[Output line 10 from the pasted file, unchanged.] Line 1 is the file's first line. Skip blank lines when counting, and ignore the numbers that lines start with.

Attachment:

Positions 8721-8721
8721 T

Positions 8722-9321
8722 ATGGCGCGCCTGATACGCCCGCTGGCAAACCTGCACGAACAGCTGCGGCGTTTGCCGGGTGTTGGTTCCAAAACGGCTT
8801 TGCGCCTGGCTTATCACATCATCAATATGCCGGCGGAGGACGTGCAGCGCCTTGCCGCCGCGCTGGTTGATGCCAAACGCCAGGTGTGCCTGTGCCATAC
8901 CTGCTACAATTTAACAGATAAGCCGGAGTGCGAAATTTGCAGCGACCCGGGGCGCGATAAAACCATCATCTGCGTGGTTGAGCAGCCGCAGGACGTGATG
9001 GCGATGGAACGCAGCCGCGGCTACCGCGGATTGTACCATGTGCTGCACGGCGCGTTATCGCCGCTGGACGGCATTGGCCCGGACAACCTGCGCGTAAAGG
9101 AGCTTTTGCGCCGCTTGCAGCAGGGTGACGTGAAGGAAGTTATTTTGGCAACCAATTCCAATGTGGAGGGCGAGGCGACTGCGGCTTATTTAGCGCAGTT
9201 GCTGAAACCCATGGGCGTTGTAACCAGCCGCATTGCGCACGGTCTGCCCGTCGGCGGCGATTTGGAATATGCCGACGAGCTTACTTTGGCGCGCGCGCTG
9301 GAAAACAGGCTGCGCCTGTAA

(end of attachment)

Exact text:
9301 GAAAACAGGCTGCGCCTGTAA